Schemas allow for validation of the data contained in an XML document. Suppose that your application accepts XML data from a third party. How would you convey what the structure of the XML should be? You could email the structure, "The customer's ID field is 20 characters and is required." This would be troublesome , however, when you need to update the XML format. It would also be inconvenient for validating format because you would still be required to write validation routines to confirm the data is properly formatted according to your email. You would eventually have to recode the same implementation for another document, creating document-specific validation code that is not easily reusable.
Instead of guessing that the XML document conforms to an agreed-upon protocol and risking breaking your application due to malformed XML or missing required elements, you can explicitly convey your document standard by providing an XML Schema. You can make the schema available to developers from other departments or organizations so that they will know how to format their XML documents to effectively share data. When they send you a document, you can validate it using a parser that supports schema validation, such as MSXML4 or the System.Xml objects in .NET. If the XML document conforms to the contract specified in the schema, the XML document is said to be valid. If it does not conform, the XML parser notifies you that the document is not valid.
Another reason to consider schemas is their integration throughout .NET. As explained throughout this book, XML is integrated heavily into .NET. For example, Chapter 8, "Database Access with ADO.NET and XML," shows how XML Schemas play an important role in ADO.NET and are used heavily within ADO.NET DataSets to describe the content of the underlying data. Another new concept in .NET is the notion of typed DataSets . By using XML Schemas, you have the ability to generate class structures from an XML Schema, or to generate schemas from an existing class structure. This is a powerful concept:You can define your class hierarchies by using an XML Schema document and then use a utility to generate class files so that most of the coding is done for you. This technique is demonstrated in Chapter 4, "XML Tool Support in Visual Studio .NET." Conversely, you can develop your class files and serialize them by using a schema document to validate the serialization. Serialization is covered in Chapter 10, "XML Serialization." Finally, XML Schemas are being integrated into many other Microsoft products, such as SQL Server. SQL Server's extensive use of XML Schemas is covered in Chapter 9, "SQL Server 2000 and XML."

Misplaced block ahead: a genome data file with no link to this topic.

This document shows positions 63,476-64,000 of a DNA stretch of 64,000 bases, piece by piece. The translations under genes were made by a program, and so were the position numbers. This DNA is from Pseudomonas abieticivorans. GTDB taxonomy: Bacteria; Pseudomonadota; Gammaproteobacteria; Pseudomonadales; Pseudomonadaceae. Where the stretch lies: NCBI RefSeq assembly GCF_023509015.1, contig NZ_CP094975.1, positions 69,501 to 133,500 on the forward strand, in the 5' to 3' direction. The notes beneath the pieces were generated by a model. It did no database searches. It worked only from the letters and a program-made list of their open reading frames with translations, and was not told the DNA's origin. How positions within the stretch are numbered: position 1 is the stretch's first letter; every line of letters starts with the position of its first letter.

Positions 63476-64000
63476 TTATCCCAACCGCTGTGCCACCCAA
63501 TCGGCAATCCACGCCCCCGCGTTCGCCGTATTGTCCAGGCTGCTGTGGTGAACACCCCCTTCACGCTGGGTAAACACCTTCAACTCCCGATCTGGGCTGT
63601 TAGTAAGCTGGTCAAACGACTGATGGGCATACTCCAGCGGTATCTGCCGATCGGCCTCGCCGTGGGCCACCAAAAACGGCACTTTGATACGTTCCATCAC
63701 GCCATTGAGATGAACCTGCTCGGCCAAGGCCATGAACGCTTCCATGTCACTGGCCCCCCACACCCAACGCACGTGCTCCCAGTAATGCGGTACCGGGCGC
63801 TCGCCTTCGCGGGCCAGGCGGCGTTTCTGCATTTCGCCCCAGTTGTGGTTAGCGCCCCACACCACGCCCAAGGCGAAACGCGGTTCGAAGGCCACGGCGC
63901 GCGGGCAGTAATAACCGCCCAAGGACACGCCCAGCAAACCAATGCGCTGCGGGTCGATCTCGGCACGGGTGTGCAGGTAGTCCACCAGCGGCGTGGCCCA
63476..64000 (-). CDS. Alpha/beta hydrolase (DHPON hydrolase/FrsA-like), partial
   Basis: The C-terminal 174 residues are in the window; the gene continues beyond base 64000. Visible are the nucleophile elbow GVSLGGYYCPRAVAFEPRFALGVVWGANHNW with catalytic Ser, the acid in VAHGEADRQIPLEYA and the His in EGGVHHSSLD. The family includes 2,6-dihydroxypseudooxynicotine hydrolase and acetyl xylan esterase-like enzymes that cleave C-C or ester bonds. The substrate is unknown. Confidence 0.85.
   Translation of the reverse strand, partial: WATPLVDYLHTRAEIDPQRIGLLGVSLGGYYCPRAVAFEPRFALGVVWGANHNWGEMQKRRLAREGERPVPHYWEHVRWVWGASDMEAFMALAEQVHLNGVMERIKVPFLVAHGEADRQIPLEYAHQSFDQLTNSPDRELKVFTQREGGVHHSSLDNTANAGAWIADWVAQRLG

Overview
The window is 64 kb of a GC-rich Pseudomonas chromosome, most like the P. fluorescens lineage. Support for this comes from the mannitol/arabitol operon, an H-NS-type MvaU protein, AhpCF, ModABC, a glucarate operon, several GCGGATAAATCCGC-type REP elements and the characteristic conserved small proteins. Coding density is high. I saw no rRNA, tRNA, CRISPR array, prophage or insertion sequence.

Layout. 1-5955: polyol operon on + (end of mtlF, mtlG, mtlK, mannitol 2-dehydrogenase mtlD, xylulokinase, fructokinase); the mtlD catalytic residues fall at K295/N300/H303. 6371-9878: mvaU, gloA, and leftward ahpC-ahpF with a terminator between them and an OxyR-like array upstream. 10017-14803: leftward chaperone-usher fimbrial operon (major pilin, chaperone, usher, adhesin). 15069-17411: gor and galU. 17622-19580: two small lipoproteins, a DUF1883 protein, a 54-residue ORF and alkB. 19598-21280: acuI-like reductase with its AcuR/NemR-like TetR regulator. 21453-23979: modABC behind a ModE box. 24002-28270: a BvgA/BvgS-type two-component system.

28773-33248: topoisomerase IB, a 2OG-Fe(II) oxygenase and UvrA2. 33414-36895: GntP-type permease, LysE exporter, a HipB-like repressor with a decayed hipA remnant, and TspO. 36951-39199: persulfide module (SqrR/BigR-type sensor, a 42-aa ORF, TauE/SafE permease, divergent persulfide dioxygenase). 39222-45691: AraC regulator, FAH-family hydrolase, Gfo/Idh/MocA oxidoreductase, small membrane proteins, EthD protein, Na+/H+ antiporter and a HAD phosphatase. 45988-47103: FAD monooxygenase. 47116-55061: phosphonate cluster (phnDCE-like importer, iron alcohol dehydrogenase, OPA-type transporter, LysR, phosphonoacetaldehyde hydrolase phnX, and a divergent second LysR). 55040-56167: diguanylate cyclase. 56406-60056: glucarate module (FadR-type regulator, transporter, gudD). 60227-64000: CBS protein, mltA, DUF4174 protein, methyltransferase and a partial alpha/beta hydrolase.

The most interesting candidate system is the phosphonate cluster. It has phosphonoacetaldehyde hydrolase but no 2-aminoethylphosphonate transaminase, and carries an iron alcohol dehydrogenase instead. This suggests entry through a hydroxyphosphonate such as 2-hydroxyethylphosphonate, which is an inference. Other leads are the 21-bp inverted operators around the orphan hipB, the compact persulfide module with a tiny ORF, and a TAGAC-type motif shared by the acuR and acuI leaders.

A schema document is the document that describes the rules and layout for an XML document. An instance document is an XML document that's validated against the schema document.
Referencing a Schema Document Directly
An instance document does not necessarily have to include a reference to the schema document, although it is common to do so. An XML parser that supports XSD should provide a means to specify the schema document's location and/or text without requiring the instance document to include an embedded reference to the schema document.
For most of this chapter, you'll use instance documents with an embedded reference to a schema document. In the cases where an instance document is used without a schema document, it is explicitly stated.
The two things I wanted to know when I first started using schemas were how to represent a class object and how to represent a collection of those objects. Consider the XML document in Listing 2.1.